If being starved and forced into intense physical labour where the snow cakes your shoes and cuts your feet was not enough, then they are making sure they can exhaust every ounce of resistance we have. There are no words to describe how this makes one feel. Torn, to say the very least. You are in a constant battle with all your basic human instincts. Your mind tells you to save yourself, but your heart tells you to stand firm. The warm glimmer of hope that radiates inside of us is slowly stamped out. Extinguished not by the cold surroundings, but by the coldness in the hearts of the people here.
The guards here tell us, the Jehovah’s Witnesses, that we are free to leave if we sign a document renouncing our faith. They make it a public display, ordering all the women out to watch them put forward the documents.
“Sie brauchen nur zu unterschreiben, You only need to sign,” they would say in a deceivingly kind tone, knowing that we would each time refuse.
This was seen as arrogance by the officers, an insult to their kind offer. Their temporary guise of placidity reverted back to indifferent hatred almost immediately, as if they were counting on us to turn down their offer.
In one incident, a woman was shot, right in front of everyone in the camp. They brought her forward, grabbing her painfully by the scruff of her neck. The guard clad in black loomed over her and pushed the papers to her. When she declined, he wrapped his arm around her neck, and raised his pistol to her head. Some of the women screamed. The guard glared at us;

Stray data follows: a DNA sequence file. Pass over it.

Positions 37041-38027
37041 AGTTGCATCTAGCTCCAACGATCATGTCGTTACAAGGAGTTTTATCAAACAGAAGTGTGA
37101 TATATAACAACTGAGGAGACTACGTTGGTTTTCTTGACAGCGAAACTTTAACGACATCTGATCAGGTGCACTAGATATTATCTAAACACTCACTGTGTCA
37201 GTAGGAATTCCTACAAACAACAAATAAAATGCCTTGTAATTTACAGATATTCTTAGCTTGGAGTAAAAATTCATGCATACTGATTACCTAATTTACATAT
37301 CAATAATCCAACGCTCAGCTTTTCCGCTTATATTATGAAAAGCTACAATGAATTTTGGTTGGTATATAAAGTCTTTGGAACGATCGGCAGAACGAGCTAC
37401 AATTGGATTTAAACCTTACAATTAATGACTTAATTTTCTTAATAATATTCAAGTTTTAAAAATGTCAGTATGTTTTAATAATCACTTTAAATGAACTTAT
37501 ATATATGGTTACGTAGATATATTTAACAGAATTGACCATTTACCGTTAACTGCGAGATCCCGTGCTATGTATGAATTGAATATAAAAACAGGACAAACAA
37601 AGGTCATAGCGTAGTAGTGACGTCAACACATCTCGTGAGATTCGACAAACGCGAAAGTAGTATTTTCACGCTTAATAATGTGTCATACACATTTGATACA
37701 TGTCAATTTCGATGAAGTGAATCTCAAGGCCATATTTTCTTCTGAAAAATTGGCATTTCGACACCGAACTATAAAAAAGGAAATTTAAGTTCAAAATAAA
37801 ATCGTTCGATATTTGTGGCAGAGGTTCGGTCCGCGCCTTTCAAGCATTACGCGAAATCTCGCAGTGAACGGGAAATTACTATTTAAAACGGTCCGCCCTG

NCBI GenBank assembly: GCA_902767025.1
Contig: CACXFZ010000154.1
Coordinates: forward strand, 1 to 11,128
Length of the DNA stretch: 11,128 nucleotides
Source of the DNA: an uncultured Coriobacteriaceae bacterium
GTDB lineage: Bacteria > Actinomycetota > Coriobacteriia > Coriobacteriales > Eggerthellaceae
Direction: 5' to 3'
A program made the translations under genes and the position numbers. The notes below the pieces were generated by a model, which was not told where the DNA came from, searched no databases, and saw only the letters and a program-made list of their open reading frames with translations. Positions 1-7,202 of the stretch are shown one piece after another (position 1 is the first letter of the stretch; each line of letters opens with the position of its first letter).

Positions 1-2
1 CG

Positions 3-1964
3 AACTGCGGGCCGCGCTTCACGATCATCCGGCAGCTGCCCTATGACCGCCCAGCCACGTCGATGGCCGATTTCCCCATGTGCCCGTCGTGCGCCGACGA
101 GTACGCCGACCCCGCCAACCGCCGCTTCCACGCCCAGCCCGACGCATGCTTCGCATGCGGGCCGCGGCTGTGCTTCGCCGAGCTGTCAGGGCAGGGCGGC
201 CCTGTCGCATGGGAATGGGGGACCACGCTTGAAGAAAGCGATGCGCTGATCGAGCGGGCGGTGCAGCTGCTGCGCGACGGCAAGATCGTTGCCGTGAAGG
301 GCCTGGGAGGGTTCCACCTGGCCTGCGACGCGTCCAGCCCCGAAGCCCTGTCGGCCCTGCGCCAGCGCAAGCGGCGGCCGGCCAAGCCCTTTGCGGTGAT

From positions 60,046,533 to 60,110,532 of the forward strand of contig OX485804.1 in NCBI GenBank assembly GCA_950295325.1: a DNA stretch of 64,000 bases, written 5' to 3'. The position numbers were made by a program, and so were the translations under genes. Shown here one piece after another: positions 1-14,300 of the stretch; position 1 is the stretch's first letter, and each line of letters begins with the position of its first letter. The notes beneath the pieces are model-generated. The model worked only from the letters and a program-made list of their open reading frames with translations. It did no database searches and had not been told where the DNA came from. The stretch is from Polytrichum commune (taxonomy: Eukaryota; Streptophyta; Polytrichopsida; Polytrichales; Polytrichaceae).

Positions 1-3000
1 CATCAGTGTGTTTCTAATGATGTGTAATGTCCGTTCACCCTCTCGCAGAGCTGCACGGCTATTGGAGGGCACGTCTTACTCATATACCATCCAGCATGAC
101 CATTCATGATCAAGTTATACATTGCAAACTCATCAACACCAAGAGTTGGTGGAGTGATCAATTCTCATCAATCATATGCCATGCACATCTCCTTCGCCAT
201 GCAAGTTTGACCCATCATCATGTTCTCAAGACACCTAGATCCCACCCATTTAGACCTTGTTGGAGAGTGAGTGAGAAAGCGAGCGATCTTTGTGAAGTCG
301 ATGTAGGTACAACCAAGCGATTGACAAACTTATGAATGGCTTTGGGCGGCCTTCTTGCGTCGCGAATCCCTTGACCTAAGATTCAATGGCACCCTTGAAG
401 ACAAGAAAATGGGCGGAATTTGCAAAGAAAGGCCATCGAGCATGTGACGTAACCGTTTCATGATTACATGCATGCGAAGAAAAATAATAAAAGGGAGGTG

It must have been a few seconds that elapsed, but they seemed to last forever. He repeated his instructions. None of the women moved forward. The woman, who could barely breathe, was kicking her legs and scratching at his arm in a futile attempt to get him to release her. As he lifted her thin body from the ground, tears began streaming down her face. He pressed the barrel of the pistol firmly into the side of her head.
My own sight became blurred as tears filled my eyes. In the second that it took to wipe my eyes I missed seeing him pull the trigger. The gun shot was deafening and her body fell to the ground in a muted thud. The other women scattered, murmuring and covering the eyes of the few children that remained, returning to their duties. But I couldn’t move my eyes away from the sight of this woman. She lay in a pool of her own crimson blood. It stained the snow her body lay on.